Mind Matters — Interbeing

The Vietnamese Buddhist monk, Thich Nhat Hanh, defines our connectedness to self, to other, to the earth, as interbeing. Interbeing does not dismiss the I or the self but does reframe it in such a way that we see how connected we are to everyone and everything.

Recently, a client reflected on his life and world events and how the two intersect. He pondered what effect he has as one person in the vast array of the moment’s tragedies—what is the relationship between his banking job and the fact that millions of bats are dying in the US of a fungus disease? Meanwhile a gunman has killed twelve people in Washington, DC. Of course, human life is priceless but he reflects if bats—and bees too—are goners, are we far behind? After all, one bat eats thousands of insects a night and bees pollinate crops. Both are a farmer’s friends—hence, everyone’s life support system. Without their work, we perish.

At first sight what we consider trivial may have dire consequences. We wake up to gunmen killing people—and we care, at least momentarily. Yet, we hardly “bat” an eyelash at news about creatures we may believe to be useless or disdainful. That tragedy is not so visible. However, without awareness of “interbeing,” we do violence to ourselves and each other. So there is a connection between human behavior and nature! Consider that there is a continuum of violence: the acts of killing innocent victims are most horrendous, but the spectre/spectrum of violence does not stop there. Blatant disregard of vanishing species, the pollution of the air and water is collectively abusive also.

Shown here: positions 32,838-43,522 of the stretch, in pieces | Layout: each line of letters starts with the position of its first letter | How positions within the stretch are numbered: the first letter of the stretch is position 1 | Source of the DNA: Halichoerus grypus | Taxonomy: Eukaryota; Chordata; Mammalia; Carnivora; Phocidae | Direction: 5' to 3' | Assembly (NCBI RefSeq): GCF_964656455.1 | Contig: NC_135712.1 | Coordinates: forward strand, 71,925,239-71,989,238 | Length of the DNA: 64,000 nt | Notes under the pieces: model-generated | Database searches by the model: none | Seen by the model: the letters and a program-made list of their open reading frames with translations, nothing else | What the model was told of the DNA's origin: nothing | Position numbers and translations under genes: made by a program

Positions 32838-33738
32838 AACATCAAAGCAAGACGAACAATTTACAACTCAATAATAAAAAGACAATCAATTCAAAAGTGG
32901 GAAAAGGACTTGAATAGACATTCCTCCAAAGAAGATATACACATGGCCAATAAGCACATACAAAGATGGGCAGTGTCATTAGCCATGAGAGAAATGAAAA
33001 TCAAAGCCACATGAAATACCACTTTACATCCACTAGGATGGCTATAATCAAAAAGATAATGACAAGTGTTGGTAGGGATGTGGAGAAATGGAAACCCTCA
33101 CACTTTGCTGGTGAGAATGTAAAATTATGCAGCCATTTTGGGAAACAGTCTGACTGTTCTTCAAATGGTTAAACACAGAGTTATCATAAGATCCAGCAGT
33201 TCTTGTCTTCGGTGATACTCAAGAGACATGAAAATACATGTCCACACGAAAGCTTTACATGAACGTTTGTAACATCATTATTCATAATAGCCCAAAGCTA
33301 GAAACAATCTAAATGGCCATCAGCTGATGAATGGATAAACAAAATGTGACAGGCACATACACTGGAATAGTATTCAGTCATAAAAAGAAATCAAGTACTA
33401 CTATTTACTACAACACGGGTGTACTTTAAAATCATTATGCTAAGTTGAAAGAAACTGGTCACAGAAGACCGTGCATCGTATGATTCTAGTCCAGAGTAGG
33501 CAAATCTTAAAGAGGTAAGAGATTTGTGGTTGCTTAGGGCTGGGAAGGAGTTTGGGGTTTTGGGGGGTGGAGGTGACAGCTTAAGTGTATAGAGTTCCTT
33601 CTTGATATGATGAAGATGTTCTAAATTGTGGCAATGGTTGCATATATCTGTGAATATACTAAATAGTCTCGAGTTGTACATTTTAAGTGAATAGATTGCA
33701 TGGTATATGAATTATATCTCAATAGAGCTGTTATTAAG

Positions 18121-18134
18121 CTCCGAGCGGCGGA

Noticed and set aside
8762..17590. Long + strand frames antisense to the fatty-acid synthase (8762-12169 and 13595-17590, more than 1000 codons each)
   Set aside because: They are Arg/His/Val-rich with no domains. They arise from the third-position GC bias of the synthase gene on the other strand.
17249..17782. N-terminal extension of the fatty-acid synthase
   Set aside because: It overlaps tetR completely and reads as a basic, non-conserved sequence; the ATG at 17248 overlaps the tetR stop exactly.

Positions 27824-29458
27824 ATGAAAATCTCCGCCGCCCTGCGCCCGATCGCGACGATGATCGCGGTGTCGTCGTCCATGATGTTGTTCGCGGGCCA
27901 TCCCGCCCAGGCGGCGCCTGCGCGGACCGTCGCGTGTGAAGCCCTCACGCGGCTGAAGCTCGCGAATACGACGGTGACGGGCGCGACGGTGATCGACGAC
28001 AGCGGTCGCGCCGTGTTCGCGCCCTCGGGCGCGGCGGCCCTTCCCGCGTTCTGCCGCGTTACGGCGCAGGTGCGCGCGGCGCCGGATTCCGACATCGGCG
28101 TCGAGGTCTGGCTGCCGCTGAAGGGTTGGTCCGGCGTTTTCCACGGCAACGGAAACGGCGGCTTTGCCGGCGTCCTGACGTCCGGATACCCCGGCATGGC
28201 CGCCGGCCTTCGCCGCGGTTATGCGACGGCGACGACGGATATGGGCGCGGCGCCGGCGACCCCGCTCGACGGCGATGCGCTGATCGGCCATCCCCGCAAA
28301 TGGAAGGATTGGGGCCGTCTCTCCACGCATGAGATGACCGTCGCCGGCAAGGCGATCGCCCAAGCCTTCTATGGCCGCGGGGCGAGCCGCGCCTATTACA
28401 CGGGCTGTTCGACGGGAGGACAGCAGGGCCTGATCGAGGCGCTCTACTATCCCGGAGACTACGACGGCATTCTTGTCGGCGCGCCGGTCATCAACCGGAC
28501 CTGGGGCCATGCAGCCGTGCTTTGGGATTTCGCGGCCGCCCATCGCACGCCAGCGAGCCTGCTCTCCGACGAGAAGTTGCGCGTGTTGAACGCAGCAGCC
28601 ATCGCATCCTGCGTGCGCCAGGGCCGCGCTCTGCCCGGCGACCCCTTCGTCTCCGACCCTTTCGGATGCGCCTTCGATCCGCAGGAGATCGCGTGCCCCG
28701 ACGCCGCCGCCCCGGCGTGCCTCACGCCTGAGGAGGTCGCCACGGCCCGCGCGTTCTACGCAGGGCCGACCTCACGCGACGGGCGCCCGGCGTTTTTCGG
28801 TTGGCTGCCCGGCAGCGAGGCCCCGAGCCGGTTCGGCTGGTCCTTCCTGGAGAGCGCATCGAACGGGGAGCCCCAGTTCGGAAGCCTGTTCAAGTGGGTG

Ah, but here is where the “I” comes into play. Rather than despair, “What’s a person to do?” the rallying cry can be what can “I” do in my own way to care for the “interbeing-ness” of the world. Heroic acts aside, baby steps are wondrous!

Instead of putting discarded, yet still usable, objects of affluence in the trash, fill the SUV or minivan and take them to Habitat for Humanity’s Re-Store, or whatever charity suits you. Landscape with native plants to invite the birds and bees! Recycle, yes, but beyond that, note the words of violence many of us use towards the anonymous drivers that surround us. Breathe and be aware—we are not ego-centric islands but interbeings walking not just on but with the earth. Or, as Thich Nhat Hanh says, “Walk as if you are kissing the earth with your feet.”

And drive as though your mother or your son is in front of you.